Our Books

The Devil in Love

Author: Jacques Cazotte

Translator: Judith Landry   Cover design: Marie Lane  

A brief but sparkling bon-bon from the French writer Jacques Cazotte, who was guillotined in 1792. A young captain, stationed in Naples, is tempted into summoning up Beelzebub, who appears first in the guise of a hideous camel, then as a cute spaniel, and lastly - and most dangerously - as a gorgeous, pouting nymphette who declares herself enamoured of the young man and follows him everywhere. This is an amusing study of temptation, with sinister undertones.

Anne Billson in Time Out

In Biondetta there remains no trace of the monstrous apparition conjured up by Alvaro in the ruins of Portico. The satanic seductress is hidden behind the face of the tormented and plaintive beauty until the end of the fable.

Jorges Luis Borges

The Devil in Love is famous on various counts: for its charm and the perfection of its scenes, but above all for the originality of its conception.

Gerard de Nerval

Jacques Cazotte took the side of the king during the French Revolution. When his plans for a hypothetical counter-revolution were discovered, he went to the guillotine. So died one of the founding fathers of modern fantastic fiction. The Devil in Love, the tale of a young man Beelzebub sets out to enslave by seducing him, is his masterpiece. Unfortunately, for those who are not students of fantastic fiction, this theme has been so well developed in the intervening centuries that its main interest is historical. Even Brian Stableford, in his introduction, acknowledges it is 'something of a curate's egg, brilliant in some respects but ham-fisted in others.' Stableford's preface is more interesting than the work itself.

Scarlet MacGwire

Translated by Judith Landry, THE DEVIL
IN LOVE is the latest beneficiary of Dedalus’
commendable policy of rescuing deserving
works from obscurity. This novella
by Jacques Cazotte, a writer who was
guillotined during the French Revolution,
is an early example of the devilish tempter
mode of fiction, its antecedents and
importance underlined by Brian Stableford
in his introduction, and it doesn’t quite fit
with my theme of historical horror as the
setting was contemporary when the book
written, but by the end of this piece the only
definition we’ll have for ‘historical horror’ is
stuff Pete read this month, so allow it.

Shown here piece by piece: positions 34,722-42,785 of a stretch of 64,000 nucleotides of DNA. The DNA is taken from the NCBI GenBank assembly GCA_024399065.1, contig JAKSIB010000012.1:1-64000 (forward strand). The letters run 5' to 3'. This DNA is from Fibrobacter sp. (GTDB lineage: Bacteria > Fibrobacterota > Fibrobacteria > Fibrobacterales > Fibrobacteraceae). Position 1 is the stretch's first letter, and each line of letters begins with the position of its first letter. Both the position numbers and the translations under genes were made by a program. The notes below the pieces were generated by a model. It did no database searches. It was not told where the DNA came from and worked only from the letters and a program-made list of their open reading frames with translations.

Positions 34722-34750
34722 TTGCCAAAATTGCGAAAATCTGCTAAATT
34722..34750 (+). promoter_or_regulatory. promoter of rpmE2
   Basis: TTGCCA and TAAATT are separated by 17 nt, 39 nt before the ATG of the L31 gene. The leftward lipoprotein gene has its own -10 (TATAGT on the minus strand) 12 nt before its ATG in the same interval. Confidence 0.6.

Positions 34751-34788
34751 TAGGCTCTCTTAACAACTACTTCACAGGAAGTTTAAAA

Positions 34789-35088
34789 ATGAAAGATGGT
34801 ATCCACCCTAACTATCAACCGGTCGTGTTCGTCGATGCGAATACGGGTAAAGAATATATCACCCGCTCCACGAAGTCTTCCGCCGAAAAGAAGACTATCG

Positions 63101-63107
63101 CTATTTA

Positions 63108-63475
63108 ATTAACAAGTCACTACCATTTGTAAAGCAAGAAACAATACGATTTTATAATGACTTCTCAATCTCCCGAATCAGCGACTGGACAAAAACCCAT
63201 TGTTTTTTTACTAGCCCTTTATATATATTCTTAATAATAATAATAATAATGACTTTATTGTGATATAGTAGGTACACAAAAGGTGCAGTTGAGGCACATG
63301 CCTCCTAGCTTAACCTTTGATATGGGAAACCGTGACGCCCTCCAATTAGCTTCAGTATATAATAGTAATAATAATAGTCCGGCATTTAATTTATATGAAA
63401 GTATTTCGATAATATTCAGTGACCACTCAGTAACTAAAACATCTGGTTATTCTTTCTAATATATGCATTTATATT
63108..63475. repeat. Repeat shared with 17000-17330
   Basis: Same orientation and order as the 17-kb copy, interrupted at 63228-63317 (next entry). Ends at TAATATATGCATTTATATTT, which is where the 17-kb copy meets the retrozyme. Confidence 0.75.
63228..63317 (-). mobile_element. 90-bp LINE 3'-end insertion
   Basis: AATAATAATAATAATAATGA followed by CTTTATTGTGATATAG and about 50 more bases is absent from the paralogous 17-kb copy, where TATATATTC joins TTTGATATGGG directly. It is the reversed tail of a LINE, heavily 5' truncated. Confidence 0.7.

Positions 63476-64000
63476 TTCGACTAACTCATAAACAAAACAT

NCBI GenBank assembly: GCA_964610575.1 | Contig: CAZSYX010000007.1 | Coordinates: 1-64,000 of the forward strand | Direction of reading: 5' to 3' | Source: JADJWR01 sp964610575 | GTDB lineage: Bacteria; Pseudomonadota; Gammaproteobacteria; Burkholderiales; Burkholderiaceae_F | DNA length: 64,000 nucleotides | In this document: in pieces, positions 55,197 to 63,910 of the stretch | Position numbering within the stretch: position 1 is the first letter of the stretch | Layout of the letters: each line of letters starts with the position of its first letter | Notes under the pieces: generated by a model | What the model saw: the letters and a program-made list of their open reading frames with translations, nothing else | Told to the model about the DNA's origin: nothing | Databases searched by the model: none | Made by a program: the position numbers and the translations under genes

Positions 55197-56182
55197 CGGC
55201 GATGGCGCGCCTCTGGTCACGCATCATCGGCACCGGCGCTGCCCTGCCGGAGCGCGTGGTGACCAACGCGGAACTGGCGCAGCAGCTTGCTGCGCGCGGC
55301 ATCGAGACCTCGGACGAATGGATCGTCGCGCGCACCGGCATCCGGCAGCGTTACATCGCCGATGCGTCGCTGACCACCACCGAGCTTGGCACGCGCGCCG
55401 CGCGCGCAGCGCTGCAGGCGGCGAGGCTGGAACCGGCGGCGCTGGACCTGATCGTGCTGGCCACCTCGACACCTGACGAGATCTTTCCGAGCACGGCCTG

While serving in the Neapolitan guard,
the Spaniard Alvaro falls in with a group
of cabbalists who show him how to raise
Beelzebub. Monstrous at first, the demon
transforms into the beguiling Biondetta, and
begins her assault on his heart, on the one
hand offering Alvaro everything that pride
and avarice could desire, and on the other
appealing to the good side of his nature
by posing as an innocent who can only be
saved by his love. Alvaro is won over, though
he retains doubts about her intentions, and
is only saved by the intervention of another
female, one whose claim on his heart
even Biondetta can’t negate, despite
her best efforts to do so.
It all seems rather dated and
clichéd by modern standards,
though the case could be made
that this is the prototype on which
the clichés were based, and there’s
still much of interest. Alvaro is
essentially a good person undone by his
wish to understand more of the natural
world and exert control over it through
knowledge. He is lured into a solipsist
reality shaped by Biondetta, all the time
believing that he has mastery over her,
with the demon’s machinations delighting
with their subtle complexity and the way
in which Alvaro is torn first one way and
then the other, until undone by his better
instincts. There are a few moments to cause
shudders as well, such as the summoning
of Beelzebub in the Portico, and the final
transformation with its vision of horned
snails, followed by the revelation of how
everything has been affected.
This is a book to read for its importance
to the genre of weird fiction and value as
an historical artefact, rather than for any
intrinsic literary worth, but it passes the
time amiably enough and won’t disappoint
the reader who comes to it with realistic
expectations. Dedalus are to be thanked for
making it available to modern audiences,
and in such an attractive package.

Black Satin

RRP: £7.99

No. of pages: 112

Publication date: 23.03.2011

ISBN numbers:
ISBN 978 1 907650 05 5

Dedalus World English rights in this translation.